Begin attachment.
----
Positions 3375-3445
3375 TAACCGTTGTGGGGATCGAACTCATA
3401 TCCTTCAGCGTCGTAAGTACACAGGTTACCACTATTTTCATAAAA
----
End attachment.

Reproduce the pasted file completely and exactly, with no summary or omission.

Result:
Positions 3375-3445
3375 TAACCGTTGTGGGGATCGAACTCATA
3401 TCCTTCAGCGTCGTAAGTACACAGGTTACCACTATTTTCATAAAA